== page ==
« PreviousContinue »
sought instruction from Christian teachers in Greece, in Lower Italy, in Syria, in Palestine, as well as in Egypt; and his works which remain prove his extensive learning. Not only is the genuineness of the fourth Gospel an undisputed fact with Clement, but, not to speak of other testimony from him, he gave in his lost work, the Institutions, quoted by Eusebius, "a tradition concerning the order of the gospels which he had received from presbyters of more ancient times;” that is, concerning the chronological order of their composition. But of these three witnesses, Irenaeus, from the circumstances of his life as well as the peculiar character of his testimony, is the most important. A Greek, born in Asia Minor about the year 140, coming to Lyons and holding there first the office of presbyter, and then, in 178, that of bishop, he was familiar with the church in both the East and the West. Moreover, he had in his youth known and conversed with the aged Polycarp of Smyrna, the immediate disciple of John, and retained a vivid recollection of the person and the words of this remarkable man. Now Irenaeus not only testifies to the universal acceptance in the church of the fourth Gospel, but also argues fancifully that there must be four and only four gospels to stand as pillars of the truth ; thus showing how firmly settled was his faith, and that of others, in the exclusive authority of the canonical gospels. To the value of his testimony we shall have occasion again to refer. We simply ask here if it was possible for Irenaeus to express himself in
· Euseb., Lib. VI. c. 14. That the four Gospels alone were regarded as possessed of canonical authority is evident from other places in Clement. In reference to an alleged conversation between Salome and Jesus, Clement says : “We have not this passage in the four Gospels delivered to us, but in that according to the Egyptians.” Strom., Lib. III. (See Lardner, Vol. II. pp. 236 and 251).
2 Adv. Haer., Lib. III. 1. 1. This noted passage on the four Gospels thus begins : “Non enim per alios dispositionem salutis nostrae cognovimus, quam per eos, per quos evangelium pervenit ad nos; quod quidem tunc praeconaverunt, postea vero per Dei voluntatem in scripturis nobis tradiderunt, fundamentum et columnam fidei nostrae futurum.” Like Tertullian, he makes his appeal to sure historical evidence. In speaking of Polycarp and the men who followed him,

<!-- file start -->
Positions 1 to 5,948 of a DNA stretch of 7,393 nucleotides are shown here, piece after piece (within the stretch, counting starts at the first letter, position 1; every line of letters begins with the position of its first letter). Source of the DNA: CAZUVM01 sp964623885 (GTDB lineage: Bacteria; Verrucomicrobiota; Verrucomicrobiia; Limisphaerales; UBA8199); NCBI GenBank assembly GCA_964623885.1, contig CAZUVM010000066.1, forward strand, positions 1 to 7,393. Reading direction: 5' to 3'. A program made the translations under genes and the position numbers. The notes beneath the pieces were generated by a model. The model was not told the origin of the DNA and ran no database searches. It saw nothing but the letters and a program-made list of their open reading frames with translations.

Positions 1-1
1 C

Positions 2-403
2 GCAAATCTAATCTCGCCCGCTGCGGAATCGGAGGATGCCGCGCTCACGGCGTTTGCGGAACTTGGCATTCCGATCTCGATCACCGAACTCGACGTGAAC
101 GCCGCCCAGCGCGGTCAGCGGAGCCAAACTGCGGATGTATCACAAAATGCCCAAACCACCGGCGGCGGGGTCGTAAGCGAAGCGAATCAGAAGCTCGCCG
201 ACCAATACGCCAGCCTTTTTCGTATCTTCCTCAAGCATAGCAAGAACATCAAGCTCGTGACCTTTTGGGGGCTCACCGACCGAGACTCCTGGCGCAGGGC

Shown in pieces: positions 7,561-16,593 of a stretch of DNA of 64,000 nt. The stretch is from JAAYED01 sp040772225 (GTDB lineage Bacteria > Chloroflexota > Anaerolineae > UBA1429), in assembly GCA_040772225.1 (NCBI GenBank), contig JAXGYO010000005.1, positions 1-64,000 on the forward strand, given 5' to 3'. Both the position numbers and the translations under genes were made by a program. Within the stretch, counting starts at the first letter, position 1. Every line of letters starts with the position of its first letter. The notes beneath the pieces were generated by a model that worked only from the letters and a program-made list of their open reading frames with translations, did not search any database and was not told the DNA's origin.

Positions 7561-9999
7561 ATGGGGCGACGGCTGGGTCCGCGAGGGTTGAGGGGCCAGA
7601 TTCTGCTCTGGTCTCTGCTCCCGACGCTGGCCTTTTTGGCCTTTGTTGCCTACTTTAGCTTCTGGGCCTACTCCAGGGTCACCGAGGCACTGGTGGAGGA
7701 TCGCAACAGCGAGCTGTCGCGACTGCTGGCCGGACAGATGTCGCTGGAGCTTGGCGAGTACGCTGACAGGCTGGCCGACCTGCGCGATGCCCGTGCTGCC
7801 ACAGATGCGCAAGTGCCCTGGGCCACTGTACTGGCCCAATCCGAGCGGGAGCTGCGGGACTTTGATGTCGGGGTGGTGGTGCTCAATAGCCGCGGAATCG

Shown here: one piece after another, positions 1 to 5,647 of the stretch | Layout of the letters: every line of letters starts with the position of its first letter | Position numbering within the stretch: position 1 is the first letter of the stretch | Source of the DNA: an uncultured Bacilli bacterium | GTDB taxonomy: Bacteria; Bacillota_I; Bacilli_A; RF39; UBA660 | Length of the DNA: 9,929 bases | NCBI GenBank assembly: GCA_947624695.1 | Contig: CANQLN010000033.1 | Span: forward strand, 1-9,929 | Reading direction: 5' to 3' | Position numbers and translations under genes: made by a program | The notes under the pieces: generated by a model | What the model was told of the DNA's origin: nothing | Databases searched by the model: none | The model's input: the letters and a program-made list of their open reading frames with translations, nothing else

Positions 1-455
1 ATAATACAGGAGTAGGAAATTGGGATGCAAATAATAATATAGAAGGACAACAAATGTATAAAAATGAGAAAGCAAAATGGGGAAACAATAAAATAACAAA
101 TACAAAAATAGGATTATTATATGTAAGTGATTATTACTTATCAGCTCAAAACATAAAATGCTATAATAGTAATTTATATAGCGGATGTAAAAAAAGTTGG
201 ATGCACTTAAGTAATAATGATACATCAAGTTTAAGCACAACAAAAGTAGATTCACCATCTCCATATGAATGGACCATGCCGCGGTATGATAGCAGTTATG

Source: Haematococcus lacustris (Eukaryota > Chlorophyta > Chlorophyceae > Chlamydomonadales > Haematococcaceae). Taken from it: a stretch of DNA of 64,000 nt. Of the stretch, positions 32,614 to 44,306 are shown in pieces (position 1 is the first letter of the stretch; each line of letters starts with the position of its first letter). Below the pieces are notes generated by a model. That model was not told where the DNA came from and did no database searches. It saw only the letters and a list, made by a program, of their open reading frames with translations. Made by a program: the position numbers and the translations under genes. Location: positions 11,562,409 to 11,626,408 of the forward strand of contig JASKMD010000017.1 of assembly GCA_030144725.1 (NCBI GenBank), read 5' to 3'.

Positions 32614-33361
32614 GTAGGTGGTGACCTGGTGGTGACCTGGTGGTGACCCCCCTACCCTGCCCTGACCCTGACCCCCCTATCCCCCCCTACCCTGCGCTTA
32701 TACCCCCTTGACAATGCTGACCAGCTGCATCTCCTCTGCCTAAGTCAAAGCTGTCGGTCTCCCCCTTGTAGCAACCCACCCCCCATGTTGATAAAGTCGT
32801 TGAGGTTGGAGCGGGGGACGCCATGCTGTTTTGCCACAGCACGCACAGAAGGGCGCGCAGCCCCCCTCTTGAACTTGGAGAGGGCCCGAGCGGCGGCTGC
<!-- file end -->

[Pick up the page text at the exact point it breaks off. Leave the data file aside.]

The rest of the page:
this way to affirm not merely the genuineness of the four gospels, but the metaphysical necessity that there should be four - if Johu's Gospel had been made known for the first time during his lifetime, or shortly before. With these noteworthy witnesses, we associate the great name of Origen, the successor of Clement at Alexandria, although Origen's theological career is later, terminating near the middle of the third century, he having been born but fifteen years before the end of the second ; for his extensive journies through the Eastern church, and as far as Rome, and especially his critical curiosity and erudition, together with the fact that he was born of Christian parents, give extraordinary weight to the evidence he affords of the universal reception of John's Gospel. In the same category with Irenaeus, Clement, and Tertullian, belong the Canon of Muratori, or the list of canonical books which Muratori found in an old manuscript in the Milan library, and which is certainly not later than the end of the second century; and the ancient Syriac version of the New Testament, the Peschito, having a like antiquity. In both these monuments the Gospel of John is found in its proper place. Nor should we omit to mention here Polycrates, the bishop of Ephesus, who, as we have said, represented the Asia Minor churches in the controversy concerning the cele. bration of Easter in the year 196, and in his letter to Victor the Roman bishop, alludes to John, who, he says, . “ leaned upon the Lord's breast,” ó ÉTÈ tò othJos toû kuplov ảvatrecóv. Even Hilgenfeld, one of the most forward of the Tübingen critics, does not longer deny that the expression is drawn by Polycrates from John xiii. 25 (xxi. 20). It proves the acceptance of John's Gospel by the Christians of Asia Minor.
he says of the former (III. 3. 4): "qui vir multo majoris auctoritatis et fidelior veritatis est testis, quam Valentinus et Marcion et reliqui, qui sunt perversae sententiae.” The curious attempt to show that there could not be more or fewer than four authoritative Gospels is in Lib. III. 11. 8.
Euseb., Lib. V. c. 24.
Looking about among the fragments of Christian literature that have come down to us from the second half of the second century, we meet with Tatian, supposed to have been a pupil of Justin Martyr, though after the master's death the disciple swerved from his teaching. It is now conceded by Baur and Zeller that in his apologetic treatise, the Oratio ad Graecos, composed not far from the year 170, he quotes repeatedly from the Gospel of John. There is also no reason to doubt that his work entitled Diatesserona sort of exegetical Harmony - was composed upon the basis of our four Gospels. Eusebius says that Tatian “having formed a certain body and collection of Gospels, I know not how, has given this the title Diatesseron, that is, the Gospel by the four, or the Gospel formed of the four, which is in the possession of some even now.” Precisely how the work was constructed from the four Gospels, Eusebius appears not to have known. He testifies, however, to the fact of its being in the hands of catholic Christians. At the beginning of the fifth century Theodoret tells us that he had found two hundred copies of Tatian's work in circulation, and had taken them away, substituting for them the four Gospels. A Syriac translation of this work began, according to a later Syrian writer, Bar Salibi, with the opening words of the Gospel of John : “ In the beginning was the word.” To this Syriac